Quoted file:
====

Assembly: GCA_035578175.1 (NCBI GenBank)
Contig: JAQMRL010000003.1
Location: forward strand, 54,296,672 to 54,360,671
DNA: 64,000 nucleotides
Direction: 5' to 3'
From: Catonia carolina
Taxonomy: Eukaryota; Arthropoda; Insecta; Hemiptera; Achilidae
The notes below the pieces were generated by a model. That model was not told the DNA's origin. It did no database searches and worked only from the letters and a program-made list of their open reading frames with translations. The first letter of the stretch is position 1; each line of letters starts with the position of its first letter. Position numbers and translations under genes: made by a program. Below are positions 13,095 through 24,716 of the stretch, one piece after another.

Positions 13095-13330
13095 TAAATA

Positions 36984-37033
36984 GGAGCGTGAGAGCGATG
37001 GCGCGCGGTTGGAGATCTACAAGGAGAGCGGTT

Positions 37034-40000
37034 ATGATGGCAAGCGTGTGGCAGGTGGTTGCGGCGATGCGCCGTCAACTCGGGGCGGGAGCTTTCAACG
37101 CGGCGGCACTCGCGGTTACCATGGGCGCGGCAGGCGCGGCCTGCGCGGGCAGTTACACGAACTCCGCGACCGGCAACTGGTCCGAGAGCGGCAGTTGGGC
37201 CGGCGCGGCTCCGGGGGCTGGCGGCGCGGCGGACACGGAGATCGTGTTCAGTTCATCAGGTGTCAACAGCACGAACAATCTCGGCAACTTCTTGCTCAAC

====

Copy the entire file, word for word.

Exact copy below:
Assembly: GCA_035578175.1 (NCBI GenBank)
Contig: JAQMRL010000003.1
Location: forward strand, 54,296,672 to 54,360,671
DNA: 64,000 nucleotides
Direction: 5' to 3'
From: Catonia carolina
Taxonomy: Eukaryota; Arthropoda; Insecta; Hemiptera; Achilidae
The notes below the pieces were generated by a model. That model was not told the DNA's origin. It did no database searches and worked only from the letters and a program-made list of their open reading frames with translations. The first letter of the stretch is position 1; each line of letters starts with the position of its first letter. Position numbers and translations under genes: made by a program. Below are positions 13,095 through 24,716 of the stretch, one piece after another.

Positions 13095-13330
13095 TAAATA

Positions 36984-37033
36984 GGAGCGTGAGAGCGATG
37001 GCGCGCGGTTGGAGATCTACAAGGAGAGCGGTT

Positions 37034-40000
37034 ATGATGGCAAGCGTGTGGCAGGTGGTTGCGGCGATGCGCCGTCAACTCGGGGCGGGAGCTTTCAACG
37101 CGGCGGCACTCGCGGTTACCATGGGCGCGGCAGGCGCGGCCTGCGCGGGCAGTTACACGAACTCCGCGACCGGCAACTGGTCCGAGAGCGGCAGTTGGGC
37201 CGGCGCGGCTCCGGGGGCTGGCGGCGCGGCGGACACGGAGATCGTGTTCAGTTCATCAGGTGTCAACAGCACGAACAATCTCGGCAACTTCTTGCTCAAC